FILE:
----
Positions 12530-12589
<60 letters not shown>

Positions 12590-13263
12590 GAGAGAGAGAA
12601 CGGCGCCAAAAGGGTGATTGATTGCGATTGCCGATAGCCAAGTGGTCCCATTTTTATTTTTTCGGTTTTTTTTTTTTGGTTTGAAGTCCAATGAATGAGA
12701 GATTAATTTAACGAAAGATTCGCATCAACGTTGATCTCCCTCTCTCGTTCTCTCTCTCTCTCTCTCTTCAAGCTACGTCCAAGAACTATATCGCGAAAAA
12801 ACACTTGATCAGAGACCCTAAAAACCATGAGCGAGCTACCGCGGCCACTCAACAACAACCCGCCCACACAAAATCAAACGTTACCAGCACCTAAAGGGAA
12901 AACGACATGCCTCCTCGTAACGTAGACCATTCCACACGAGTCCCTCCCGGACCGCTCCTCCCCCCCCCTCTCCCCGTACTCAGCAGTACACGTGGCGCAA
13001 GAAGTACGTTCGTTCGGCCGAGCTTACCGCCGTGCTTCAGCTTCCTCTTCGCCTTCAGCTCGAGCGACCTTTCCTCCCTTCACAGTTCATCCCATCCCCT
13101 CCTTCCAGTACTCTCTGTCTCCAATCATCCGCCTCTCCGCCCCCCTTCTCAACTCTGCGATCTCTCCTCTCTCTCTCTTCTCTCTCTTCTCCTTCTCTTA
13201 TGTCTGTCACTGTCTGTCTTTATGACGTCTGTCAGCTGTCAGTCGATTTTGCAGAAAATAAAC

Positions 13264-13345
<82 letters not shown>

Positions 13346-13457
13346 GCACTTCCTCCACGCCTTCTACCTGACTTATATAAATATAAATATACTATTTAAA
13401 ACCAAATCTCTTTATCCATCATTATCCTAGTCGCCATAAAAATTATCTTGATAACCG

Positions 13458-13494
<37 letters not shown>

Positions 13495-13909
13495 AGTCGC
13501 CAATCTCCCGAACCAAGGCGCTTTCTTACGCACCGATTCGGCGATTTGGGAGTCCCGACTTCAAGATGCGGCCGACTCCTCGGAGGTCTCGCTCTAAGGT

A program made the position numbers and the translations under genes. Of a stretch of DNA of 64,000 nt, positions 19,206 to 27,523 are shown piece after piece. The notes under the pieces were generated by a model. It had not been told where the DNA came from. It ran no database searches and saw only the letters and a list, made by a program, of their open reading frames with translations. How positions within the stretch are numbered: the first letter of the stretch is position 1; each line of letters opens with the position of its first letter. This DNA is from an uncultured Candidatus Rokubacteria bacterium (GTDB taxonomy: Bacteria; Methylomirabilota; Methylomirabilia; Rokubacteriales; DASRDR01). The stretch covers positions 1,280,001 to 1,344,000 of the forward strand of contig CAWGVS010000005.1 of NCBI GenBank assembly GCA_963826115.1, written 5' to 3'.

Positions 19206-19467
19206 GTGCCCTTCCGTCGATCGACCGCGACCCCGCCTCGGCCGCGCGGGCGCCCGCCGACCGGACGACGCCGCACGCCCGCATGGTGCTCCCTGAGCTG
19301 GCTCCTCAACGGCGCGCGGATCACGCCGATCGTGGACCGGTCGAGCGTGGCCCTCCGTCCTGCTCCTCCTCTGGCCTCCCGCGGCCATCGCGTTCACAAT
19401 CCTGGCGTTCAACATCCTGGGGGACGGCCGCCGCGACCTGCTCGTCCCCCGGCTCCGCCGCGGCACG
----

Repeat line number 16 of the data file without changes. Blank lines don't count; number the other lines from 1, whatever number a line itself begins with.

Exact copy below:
13401 ACCAAATCTCTTTATCCATCATTATCCTAGTCGCCATAAAAATTATCTTGATAACCG